“Cold/Tender,” Cody Henderson’s world premiere play that opens the Theater @ Boston Court’s new season, is an ambitious work that tries to humanize reactions to the Cuban missile crisis, the Chernobyl nuclear disaster and the poverty and pain of Cuban citizens under Castro. Unfortunately, these events are trivialized by characters that behave with absurd inconsistency. A few notable performers try to stir up excitement, but scenes buckle under a torrent of talk and lack of suspense.
Director Jessica Kubzansky seeks to link the episodes through use of a single dollar bill that falls, at different times, into the hands of her protagonists. Susan Gratch’s video design, flashing information about the symbolic features of the bill, is expertly done. But the dollar seems like a contrivance, and Kubzansky herself inadvertently exposed the weakness of the device in a pre-production comment: “It really just became a theatrical convention to tell the stories I would later develop.” The dollar bill feels forced when it becomes clear that no great revelations will spring from it.
Henderson’s plot starts in 2004 Havana when vacationing journalist Dan (Hugo Armstrong) proposes to girlfriend Julie (Casey Siegenfeld) as their friend Kate (Ashley West Leonard), who once had an affair with Dan, looks on disapprovingly. This triangular undercurrent poses a looming danger to the Dan-Julie relationship, but the crucial storm cloud is Dan’s insistence on hanging out at the hotel and blinding himself to the bitter realities of Cuban poverty, while Julie wants to mingle with deprived citizens and face their agony.
The conflict has a synthetic aspect, since the movements of foreigners are tightly controlled in Cuba. Armstrong, however, is a strong actor, and he brings strength to Dan’s anxieties. He even pulls off the complexities of being shown as a villain, then revealed as a socially conscious hero, although the final confrontation — when his compassion fails to prevent Julie’s rejection — is both incredible and unsatisfying. Siegenfeld’s Julie remains a concept not a character, and neither her responses to Dan nor her friendship with Kate have any dramatic force.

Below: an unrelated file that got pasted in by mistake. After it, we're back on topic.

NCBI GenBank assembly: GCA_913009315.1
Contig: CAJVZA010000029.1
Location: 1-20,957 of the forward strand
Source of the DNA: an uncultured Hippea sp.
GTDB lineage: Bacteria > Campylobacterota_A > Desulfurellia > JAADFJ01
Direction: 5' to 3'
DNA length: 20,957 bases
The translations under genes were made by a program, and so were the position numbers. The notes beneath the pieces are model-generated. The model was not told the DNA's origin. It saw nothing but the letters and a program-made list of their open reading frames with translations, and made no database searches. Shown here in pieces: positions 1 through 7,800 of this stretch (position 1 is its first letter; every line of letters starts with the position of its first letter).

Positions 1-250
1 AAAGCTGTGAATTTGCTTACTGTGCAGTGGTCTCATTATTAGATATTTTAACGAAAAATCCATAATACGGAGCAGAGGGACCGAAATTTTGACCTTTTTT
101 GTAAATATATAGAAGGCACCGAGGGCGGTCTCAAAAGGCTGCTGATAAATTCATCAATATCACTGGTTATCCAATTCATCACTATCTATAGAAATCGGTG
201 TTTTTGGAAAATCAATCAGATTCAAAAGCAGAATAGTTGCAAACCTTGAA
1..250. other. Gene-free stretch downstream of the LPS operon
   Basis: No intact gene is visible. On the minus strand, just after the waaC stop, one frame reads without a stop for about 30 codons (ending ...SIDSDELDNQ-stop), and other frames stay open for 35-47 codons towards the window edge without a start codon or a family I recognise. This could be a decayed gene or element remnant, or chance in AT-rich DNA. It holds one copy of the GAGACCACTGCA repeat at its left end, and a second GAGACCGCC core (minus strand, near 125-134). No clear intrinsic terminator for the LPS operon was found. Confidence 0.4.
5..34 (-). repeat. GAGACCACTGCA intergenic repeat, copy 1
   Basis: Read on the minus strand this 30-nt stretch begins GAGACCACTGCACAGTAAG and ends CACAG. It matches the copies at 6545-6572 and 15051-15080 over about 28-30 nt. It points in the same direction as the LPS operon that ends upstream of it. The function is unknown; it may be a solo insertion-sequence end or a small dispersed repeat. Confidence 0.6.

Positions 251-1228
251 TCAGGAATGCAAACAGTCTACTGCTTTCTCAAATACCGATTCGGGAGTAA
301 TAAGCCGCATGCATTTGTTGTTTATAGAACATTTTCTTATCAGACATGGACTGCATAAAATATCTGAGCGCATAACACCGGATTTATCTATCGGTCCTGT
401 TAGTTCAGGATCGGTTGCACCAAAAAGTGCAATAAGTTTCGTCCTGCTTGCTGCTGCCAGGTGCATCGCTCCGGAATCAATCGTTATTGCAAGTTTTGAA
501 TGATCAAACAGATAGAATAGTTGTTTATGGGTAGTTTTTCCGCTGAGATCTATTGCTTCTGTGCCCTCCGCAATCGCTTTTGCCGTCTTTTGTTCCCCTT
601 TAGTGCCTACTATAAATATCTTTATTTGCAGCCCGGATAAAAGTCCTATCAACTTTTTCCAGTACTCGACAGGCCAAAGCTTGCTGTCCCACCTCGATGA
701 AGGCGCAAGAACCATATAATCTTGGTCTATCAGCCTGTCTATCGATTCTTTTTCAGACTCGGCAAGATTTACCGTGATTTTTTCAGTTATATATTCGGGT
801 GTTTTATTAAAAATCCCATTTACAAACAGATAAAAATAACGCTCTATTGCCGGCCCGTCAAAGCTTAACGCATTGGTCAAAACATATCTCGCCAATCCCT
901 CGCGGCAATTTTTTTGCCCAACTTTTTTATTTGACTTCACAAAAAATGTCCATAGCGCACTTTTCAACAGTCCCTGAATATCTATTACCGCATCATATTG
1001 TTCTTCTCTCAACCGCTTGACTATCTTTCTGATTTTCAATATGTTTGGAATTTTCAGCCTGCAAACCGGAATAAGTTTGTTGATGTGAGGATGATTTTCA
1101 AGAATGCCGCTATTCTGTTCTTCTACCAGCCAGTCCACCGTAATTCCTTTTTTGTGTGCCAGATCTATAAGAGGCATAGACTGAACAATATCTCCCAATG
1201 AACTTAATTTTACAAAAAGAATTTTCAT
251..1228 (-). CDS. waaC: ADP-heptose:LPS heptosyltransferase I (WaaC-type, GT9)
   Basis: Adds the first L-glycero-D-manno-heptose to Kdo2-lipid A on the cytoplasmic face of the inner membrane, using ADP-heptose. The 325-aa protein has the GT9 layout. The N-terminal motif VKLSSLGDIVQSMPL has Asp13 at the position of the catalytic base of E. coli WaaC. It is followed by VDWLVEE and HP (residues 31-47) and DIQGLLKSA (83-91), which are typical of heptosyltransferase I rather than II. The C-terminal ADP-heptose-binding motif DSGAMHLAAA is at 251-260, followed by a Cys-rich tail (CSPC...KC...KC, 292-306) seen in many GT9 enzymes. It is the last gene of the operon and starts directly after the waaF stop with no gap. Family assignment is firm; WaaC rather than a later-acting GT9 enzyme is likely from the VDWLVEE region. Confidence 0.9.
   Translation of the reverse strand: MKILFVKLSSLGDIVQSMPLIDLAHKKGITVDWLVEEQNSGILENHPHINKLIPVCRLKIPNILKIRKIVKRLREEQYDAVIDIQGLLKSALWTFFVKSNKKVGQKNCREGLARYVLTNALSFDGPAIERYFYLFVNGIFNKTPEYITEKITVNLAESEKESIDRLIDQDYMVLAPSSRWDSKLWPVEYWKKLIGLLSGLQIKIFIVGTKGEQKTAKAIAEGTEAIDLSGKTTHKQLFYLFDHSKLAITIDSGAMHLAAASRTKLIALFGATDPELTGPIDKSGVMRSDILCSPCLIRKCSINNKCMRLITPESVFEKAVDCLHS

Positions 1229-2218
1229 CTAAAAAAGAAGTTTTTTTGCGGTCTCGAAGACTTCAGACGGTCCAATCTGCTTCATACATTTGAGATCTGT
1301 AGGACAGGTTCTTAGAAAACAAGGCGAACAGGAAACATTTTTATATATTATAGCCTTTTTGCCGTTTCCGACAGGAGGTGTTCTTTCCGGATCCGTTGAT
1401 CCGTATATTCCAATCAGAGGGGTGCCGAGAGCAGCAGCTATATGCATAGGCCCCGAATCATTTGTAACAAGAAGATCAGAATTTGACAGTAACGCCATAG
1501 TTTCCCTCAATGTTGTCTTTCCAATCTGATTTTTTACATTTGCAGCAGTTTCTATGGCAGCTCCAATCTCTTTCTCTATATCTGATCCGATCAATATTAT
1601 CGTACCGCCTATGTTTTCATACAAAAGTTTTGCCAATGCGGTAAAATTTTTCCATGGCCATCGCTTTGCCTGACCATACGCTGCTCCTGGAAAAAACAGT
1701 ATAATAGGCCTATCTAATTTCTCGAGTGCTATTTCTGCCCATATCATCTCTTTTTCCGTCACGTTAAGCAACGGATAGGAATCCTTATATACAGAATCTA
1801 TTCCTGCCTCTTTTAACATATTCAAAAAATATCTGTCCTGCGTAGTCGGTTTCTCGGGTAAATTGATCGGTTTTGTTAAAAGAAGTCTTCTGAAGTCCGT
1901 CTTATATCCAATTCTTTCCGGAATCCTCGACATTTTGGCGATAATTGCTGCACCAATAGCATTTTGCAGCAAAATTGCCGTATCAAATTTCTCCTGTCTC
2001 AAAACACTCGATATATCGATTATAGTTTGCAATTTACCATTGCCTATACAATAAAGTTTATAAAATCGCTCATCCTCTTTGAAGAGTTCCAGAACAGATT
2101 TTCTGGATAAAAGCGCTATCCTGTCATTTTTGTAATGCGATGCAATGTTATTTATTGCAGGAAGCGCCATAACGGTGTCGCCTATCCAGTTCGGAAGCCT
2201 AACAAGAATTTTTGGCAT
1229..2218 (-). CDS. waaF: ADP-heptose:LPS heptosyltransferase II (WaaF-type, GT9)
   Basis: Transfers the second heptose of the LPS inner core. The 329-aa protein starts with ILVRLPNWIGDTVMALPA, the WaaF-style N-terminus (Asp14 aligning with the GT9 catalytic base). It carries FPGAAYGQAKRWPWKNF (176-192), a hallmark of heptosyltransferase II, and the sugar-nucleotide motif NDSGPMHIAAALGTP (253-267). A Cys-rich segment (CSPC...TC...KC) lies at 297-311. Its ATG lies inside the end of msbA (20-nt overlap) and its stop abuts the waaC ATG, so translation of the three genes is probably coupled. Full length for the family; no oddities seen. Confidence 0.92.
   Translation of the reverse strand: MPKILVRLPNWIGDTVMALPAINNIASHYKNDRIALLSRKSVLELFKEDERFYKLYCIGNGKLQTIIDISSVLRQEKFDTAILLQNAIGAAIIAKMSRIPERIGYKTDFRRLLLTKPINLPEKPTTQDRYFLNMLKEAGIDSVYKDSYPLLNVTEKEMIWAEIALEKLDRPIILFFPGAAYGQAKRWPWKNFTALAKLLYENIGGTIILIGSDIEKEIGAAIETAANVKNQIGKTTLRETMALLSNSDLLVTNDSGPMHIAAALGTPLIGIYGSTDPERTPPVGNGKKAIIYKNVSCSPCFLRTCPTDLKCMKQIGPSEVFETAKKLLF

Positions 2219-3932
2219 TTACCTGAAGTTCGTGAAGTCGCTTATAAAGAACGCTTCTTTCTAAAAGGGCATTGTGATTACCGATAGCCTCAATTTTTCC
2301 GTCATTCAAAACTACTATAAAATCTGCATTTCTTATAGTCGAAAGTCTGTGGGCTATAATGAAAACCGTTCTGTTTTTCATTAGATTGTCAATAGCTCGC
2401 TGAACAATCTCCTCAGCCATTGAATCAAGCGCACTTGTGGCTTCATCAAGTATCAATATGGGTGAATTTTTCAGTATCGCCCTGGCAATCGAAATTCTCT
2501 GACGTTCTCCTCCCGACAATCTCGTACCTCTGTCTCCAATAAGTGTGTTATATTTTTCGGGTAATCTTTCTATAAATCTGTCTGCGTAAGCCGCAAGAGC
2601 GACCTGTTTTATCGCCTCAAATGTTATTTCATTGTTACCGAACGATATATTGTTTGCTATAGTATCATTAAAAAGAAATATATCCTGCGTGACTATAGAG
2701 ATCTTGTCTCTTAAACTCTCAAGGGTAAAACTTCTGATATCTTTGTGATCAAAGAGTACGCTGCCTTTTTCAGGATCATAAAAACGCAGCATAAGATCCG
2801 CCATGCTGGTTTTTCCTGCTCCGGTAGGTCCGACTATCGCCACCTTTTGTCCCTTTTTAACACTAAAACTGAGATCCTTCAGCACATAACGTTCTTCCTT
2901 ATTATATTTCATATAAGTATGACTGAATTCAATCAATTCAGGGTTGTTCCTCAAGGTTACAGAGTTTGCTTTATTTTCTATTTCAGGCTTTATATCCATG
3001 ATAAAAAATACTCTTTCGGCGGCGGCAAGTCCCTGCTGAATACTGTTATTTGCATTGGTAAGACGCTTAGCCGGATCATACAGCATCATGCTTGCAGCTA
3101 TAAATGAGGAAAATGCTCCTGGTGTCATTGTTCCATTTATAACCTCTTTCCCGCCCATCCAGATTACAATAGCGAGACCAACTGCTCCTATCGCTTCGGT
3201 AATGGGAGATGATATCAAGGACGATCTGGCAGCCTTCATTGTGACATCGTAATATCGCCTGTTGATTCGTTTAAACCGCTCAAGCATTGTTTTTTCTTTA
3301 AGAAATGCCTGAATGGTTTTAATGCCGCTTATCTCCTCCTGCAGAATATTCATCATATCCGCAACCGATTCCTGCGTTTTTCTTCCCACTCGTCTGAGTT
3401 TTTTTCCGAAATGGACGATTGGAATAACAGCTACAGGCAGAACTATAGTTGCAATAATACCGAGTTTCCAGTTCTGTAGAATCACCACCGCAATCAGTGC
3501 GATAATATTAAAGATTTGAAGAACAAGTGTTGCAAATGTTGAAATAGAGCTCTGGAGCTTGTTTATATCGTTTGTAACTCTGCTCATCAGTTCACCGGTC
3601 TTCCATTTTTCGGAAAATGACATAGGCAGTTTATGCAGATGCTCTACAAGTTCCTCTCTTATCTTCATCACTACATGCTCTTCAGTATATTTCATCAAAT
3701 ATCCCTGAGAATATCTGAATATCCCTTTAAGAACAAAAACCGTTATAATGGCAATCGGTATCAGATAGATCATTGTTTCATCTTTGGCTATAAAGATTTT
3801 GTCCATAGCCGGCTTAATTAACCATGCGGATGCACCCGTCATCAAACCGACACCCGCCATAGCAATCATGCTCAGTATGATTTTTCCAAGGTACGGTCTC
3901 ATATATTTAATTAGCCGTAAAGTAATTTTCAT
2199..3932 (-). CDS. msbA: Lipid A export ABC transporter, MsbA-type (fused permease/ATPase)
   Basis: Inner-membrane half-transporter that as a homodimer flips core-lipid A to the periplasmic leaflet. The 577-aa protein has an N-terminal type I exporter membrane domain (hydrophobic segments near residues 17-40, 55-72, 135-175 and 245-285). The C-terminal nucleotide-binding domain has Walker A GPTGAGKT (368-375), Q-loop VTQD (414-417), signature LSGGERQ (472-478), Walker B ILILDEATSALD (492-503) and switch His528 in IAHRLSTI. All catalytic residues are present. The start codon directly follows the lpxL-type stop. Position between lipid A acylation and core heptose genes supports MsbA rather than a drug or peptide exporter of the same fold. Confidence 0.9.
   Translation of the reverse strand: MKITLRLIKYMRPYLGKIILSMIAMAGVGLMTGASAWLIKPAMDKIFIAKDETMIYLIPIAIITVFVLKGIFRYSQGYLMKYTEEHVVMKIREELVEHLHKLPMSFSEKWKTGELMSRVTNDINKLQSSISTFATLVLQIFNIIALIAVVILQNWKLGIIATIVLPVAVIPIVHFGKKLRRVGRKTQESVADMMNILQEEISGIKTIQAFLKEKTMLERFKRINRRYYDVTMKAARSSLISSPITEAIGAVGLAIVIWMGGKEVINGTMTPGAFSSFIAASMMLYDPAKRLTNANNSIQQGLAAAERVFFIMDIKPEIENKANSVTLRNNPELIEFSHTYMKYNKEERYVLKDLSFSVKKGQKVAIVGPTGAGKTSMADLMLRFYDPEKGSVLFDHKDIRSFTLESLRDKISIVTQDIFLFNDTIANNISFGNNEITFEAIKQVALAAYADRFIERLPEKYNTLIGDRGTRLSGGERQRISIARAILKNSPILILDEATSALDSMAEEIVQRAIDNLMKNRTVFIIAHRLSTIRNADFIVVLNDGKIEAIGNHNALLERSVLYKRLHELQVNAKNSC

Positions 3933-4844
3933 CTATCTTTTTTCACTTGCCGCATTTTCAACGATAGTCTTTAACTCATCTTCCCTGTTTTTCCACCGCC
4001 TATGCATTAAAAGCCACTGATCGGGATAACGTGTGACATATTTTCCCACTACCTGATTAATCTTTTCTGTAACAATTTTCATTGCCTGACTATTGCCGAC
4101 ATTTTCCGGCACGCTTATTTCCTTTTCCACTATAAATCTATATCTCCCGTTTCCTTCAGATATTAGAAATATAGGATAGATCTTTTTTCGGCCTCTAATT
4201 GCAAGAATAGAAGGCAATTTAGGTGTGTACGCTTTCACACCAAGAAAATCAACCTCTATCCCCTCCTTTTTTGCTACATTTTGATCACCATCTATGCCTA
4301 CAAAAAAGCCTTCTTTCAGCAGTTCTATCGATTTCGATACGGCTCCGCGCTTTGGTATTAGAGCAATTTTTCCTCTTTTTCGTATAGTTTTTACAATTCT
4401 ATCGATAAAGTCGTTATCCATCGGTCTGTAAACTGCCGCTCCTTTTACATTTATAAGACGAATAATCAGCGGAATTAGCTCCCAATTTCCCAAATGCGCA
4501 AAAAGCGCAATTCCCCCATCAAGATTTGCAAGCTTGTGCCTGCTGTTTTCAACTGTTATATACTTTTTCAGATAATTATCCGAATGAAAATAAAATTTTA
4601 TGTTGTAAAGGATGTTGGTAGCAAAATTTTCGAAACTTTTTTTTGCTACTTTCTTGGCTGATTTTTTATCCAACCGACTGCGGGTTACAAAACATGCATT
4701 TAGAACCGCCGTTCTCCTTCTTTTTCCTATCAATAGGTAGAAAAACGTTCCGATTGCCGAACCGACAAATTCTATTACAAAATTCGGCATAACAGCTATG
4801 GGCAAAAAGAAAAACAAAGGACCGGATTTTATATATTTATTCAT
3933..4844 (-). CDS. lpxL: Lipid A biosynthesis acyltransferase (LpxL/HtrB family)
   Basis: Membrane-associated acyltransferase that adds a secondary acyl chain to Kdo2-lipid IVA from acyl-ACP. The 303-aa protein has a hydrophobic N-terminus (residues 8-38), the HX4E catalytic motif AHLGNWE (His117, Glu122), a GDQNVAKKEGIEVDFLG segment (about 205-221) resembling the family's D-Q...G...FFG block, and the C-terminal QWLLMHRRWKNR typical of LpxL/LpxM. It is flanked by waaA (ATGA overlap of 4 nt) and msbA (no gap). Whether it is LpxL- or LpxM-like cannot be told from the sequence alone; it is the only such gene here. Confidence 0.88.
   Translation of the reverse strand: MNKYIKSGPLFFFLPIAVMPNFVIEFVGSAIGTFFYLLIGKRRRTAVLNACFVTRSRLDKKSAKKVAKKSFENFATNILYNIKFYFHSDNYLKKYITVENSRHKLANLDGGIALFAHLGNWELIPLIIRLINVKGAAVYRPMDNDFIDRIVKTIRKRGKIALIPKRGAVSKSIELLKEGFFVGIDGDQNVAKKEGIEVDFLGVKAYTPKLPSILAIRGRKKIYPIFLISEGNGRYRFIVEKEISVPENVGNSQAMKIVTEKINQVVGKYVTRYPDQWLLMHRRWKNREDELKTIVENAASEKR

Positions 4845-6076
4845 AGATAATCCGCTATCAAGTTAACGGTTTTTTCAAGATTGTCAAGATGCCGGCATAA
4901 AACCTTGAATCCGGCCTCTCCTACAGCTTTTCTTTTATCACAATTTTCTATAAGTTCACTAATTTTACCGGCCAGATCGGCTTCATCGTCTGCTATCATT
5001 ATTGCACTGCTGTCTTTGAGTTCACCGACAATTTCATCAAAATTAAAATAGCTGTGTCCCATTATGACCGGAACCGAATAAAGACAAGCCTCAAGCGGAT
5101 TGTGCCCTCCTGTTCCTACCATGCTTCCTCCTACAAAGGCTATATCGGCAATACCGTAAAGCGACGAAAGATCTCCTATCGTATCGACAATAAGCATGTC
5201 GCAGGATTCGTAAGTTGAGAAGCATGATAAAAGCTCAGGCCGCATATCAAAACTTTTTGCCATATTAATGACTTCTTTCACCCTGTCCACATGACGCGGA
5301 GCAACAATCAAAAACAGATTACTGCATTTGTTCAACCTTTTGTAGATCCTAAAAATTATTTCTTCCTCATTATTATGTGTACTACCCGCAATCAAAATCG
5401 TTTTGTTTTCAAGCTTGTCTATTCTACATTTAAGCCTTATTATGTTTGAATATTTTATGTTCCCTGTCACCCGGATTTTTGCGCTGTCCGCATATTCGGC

As a panicky 1962 teenager facing the Cuban missile crisis, Mandy Freund contributes the show’s outstanding female portrayal. She has an imaginatively written role and gives her lines an eccentric, amusing twist. Even during an awkward, maddeningly overlong scene with friend Rhonda (Amanda Troop), in which the two girls discuss sex, Freund demonstrates the spark of a natural comedienne.
Equally winning is Johnathan McClain as Wesley, the boy they both find attractive. McClain also energizes a tautly directed 1986 Napa Valley sequence, confessing his loneliness and family misery to Ukrainian-born masseuse Sasha (Ann Stocking). But character inconsistency again surfaces, after he explodes at Sasha’s masseur husband Vlad (Alex Veadov) and all sympathy established for his sobbing confession is demolished.
Sasha and Vlad’s problems, including fear of a daughter’s death, don’t build dramatically, and the decision to translate their Russian dialogue via video is cumbersome. Veadov, a first-rate actor, has the power to make more of this character but is given too little to work with.
Act II suffers from the crosscutting effect of two stories on the same stage, and it becomes taxing to concentrate completely on either. One wants to beg lighting designer Jeremy Pivnick to black out a few characters now and then. Limp resolutions and lethargic pacing only exacerbate the situation.
Such nonsense as McClain’s Wesley expressing jealousy that his girlfriend once toyed around sexually at 8 years old simply wastes time. Moments like this reinforce the feeling that the material has been overloaded with semicomic, semidramatic blather and makes us wish enormous scissors had been employed to slash scenes in half and let the stronger story elements emerge.